Posted May 28, 2010 03:01 pm CDT
The American Bar Association is opposing a provision in a House defense bill that authorizes the Pentagon inspector general to investigate lawyers for Guantanamo detainees for suspected misconduct that interferes with operations there.
The measure requires an investigation of military or civilian lawyers when there is a reasonable suspicion that a lawyer violated Pentagon policy, generated a “material risk” to a service member, violated a law within the inspector general’s jurisdiction, or “interfered with the operations” of the military prison at Guantanamo, according to the New York Times and the National Law Journal. Under the provision, investigators would have to report on their findings to the House and Senate Armed Services Committees within 90 days.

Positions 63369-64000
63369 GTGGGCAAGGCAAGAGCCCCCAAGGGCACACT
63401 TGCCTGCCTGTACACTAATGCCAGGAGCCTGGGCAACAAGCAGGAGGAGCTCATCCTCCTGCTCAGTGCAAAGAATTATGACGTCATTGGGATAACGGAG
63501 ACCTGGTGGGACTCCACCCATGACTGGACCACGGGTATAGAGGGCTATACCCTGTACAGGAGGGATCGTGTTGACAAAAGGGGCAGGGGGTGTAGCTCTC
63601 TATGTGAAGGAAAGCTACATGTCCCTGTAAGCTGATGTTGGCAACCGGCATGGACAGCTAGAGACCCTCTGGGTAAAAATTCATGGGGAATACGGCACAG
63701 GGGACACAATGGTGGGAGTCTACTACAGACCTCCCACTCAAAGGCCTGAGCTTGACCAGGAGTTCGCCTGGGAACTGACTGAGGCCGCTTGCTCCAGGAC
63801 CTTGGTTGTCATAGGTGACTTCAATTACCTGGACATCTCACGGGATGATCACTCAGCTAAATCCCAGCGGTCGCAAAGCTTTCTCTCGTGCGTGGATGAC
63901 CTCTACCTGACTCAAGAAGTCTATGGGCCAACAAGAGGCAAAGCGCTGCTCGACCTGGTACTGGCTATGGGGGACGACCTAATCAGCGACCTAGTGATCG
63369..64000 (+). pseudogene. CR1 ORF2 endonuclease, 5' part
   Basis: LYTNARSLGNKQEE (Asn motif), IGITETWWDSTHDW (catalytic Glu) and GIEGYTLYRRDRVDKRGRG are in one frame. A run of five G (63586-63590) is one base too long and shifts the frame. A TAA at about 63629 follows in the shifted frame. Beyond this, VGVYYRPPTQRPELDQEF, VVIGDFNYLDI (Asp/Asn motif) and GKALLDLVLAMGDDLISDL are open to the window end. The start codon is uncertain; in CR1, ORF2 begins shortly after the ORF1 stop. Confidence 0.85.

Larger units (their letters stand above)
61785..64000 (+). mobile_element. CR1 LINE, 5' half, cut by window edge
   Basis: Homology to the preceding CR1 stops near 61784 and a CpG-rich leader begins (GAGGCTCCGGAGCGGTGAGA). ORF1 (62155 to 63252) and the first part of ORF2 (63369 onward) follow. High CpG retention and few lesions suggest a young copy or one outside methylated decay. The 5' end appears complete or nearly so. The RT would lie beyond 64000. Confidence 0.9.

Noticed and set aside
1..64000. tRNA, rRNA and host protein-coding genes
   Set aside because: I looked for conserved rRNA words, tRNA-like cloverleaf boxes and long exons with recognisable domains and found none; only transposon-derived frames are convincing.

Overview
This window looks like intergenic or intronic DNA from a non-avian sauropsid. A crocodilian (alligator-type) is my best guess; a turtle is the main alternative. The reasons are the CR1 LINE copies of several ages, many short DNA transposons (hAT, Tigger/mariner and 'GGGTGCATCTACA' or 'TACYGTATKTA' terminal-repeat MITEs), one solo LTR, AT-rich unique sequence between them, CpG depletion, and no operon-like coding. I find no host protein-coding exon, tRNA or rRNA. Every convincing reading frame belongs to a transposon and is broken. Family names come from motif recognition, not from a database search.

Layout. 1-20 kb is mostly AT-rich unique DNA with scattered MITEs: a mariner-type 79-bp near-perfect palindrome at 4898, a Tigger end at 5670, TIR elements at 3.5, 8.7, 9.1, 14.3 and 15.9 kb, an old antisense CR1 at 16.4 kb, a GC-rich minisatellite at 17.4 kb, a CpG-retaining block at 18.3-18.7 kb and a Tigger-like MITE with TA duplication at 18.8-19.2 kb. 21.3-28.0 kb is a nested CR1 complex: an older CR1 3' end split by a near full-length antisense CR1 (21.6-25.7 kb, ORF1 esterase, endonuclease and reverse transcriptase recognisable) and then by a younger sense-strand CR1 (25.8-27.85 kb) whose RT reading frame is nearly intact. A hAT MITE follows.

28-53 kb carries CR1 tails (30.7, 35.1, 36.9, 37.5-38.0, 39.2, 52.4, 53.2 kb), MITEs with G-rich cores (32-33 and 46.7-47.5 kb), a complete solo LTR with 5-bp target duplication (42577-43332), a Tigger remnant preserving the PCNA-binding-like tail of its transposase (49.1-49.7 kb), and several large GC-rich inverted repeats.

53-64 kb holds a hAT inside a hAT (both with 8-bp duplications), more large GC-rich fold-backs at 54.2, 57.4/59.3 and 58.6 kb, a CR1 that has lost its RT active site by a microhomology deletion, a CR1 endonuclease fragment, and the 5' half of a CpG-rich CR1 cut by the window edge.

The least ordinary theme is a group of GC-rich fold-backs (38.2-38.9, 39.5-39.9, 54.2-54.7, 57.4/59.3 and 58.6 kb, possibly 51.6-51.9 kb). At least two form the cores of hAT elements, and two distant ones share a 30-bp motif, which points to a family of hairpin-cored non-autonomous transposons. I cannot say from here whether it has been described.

ABA President Carolyn Lamm opposed the measure in a letter sent to the chair and ranking member of the Senate Armed Services Committee, according to a press release. Lamm asserts that the Justice Department is the appropriate agency to investigate suspected legal wrongdoing by Guantanamo lawyers, rather than the Department of Defense.
Lamm wrote that the legislation “will compromise the professional independence of counsel and divert already starved defense resources from defending clients to defending the conduct, practices, actions and strategies of their lawyers.”
“The American system of justice depends on the essential role of lawyers in counseling their clients. This includes providing zealous and effective counsel, even to those accused of heinous crimes against this nation in the name of causes that evoke our contempt,” Lamm said.